It’s Mental Health Awareness Week and World Mental Health Day so I thought I’d share a few things this week about my own struggles with depression and anxiety in hopes that they may shed some light on what it’s like living with this debilitating condition.
Ten years ago, I wouldn’t dare speak of my clinical depression diagnosis. I felt I had to keep it a secret because people wouldn’t understand the condition and would judge me for it. I was afraid they wouldn’t believe that I could function normally with treatment, and treat me differently. I was worried they’d think I was “psycho” or “losing it” or “crazy”.
Today thanks to social media, we have various mental health awareness campaigns and initiatives that have catapulted mental health disorders into the spotlight, allowing for more people to feel comfortable enough to talk openly about their struggles. Thankfully, the stigma I was always so afraid of, is diminishing though there is still work to do.
Those who have never experienced living or knowing someone who has depression can’t quite understand the full scope of the disorder. It’s common to hear people say “why is he/she depressed?”
“She looks so happy!”
“He’s so successful and seems to have it all”
Unfortunately depression, like any other physical disorder, condition or disease, does not discriminate. Depression is an extremely complex disease and so much more than simply being unhappy. There are many factors involved which can include brain chemistry, genetic predisposition, personality, stress and much more.
Mental health awareness days are lovely – they really are. They put depression and other mood disorders into the forefront with positive, supportive messages like “it’s okay to not be okay” and “end the stigma”. But we need to dive a little deeper in truly understand what it’s like for someone who lives with depression (and people who can’t get the treatment they need).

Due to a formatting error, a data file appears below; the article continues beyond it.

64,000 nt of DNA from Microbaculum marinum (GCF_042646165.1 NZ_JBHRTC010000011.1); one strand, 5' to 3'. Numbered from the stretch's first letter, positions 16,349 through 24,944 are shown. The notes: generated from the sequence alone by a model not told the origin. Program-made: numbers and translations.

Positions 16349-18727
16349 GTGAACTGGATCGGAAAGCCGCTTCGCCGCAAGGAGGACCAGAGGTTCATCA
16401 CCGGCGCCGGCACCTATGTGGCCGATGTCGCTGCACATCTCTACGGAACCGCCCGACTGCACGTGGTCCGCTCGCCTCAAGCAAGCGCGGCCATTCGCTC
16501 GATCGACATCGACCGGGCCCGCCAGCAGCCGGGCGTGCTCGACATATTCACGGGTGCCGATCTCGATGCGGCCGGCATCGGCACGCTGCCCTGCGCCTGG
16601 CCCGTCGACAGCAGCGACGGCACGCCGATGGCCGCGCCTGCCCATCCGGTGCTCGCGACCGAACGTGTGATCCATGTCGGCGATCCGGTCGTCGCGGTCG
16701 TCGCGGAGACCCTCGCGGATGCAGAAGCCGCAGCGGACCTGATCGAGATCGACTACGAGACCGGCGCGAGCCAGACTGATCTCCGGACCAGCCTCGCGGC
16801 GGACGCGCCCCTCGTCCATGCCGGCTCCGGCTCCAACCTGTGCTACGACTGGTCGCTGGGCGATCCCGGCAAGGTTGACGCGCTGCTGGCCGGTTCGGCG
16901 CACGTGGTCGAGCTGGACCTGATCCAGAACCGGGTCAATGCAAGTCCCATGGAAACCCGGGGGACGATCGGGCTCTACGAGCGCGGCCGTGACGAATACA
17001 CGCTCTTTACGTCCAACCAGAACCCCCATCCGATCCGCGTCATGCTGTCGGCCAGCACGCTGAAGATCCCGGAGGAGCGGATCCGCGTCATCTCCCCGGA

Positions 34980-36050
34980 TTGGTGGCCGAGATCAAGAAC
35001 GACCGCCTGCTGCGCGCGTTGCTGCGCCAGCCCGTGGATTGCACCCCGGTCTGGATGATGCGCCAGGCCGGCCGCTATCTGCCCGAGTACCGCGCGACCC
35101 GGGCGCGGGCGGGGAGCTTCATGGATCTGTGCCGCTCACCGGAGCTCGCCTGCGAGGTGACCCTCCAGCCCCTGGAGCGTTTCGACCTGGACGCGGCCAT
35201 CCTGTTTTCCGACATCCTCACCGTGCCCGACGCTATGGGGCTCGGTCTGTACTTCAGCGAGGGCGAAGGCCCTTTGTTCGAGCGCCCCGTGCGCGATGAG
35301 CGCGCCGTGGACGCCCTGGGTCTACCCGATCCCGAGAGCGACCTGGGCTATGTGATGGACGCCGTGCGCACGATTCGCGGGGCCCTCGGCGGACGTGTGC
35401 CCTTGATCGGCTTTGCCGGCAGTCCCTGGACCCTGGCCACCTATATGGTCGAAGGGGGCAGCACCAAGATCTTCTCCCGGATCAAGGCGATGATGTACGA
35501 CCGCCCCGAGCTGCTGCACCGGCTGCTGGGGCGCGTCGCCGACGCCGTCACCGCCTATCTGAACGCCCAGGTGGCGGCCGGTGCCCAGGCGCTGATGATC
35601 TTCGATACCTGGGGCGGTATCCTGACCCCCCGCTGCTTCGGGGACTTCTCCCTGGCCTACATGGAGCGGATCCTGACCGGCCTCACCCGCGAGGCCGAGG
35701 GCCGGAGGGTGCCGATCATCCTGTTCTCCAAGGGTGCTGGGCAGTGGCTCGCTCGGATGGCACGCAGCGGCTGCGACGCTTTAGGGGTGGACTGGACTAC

What does depression really feel like?
The best way to describe how depression feels is simply this: a dark cloud is permanently hanging over your head.
Why you try to look up, you can’t see clearly as there is a veil covering your vision and purpose. You’re stuck in a “brain fog” where you can’t seem to think straight, focus or concentrate. You view the world as hopeless and only see the pain and suffering. You may question life and what is the whole point of it all. All you feel is utter dread. You may experience any or all of these feelings: sad, irritable, emotional, hopeless, helpless, unworthy, lonely, numb, empty.
When you’re depressed, you no longer enjoy the things you used to give you joy. Simple tasks like making the bed, taking a shower, or cooking a meal can seem like a huge chore. You’d much rather stay in your safe cocoon and not face the outside world. So you avoid friends, conversations, and even social situations like the grocery store clerk (thank you self-serve checkout). You don’t have the energy to carry on a conversation or engage in small talk.
You may also avoid friends and family because you’re too exhausted to fake a smile and that all is okay because you’re afraid you’ll burst into tears if they ask you how you’re really doing. You can’t explain why you’re crying because nothing specific happened. While you might have plans to socialize and you’re really looking forward to seeing your friends, you end up cancelling because it’s all too much to handle.
There are also physical symptoms of depression people might feel including headaches, muscle pain, digestive issues, fatigue, sleeping issues. I’ve suffered all of the above at various times, but the one constant is the sense of heaviness in your body. Your body feels so tired and sore like you ran a marathon. You know you should get up and move around but you’re in such a state that you simply can’t move.
First and foremost, if you’re feeling constantly sad, hopeless, helpless, full of dread, please visit your doctor. Medication and therapy together will help. Some people need to try different medications to find the right one.
I tried several medications before finding the one that helped ease my symptoms. I always say my meds take the edge off. They are not “happy pills”; to me, they balance out my brain chemicals (neurotransmitters). I become stabby when people suggest that depression can be treated with diet and exercise. Would you say that to someone with diabetes or a heart condition? Just as you would take medication for any other physical ailment, so should you take for your brain.
Someone who is being treated for depression with medication can function fully but still have “bad” days. Being on meds can treat the symptoms of depression and make them feel “normal”. The proper dosage should help to make you feel like yourself. And it is possible with the right treatment to live with depression and lead a fulfilling, happy life.
Next time, I’ll share how to cope living with depression and the daily practices and tools I use to keep my mental health in check.
Mental health resources: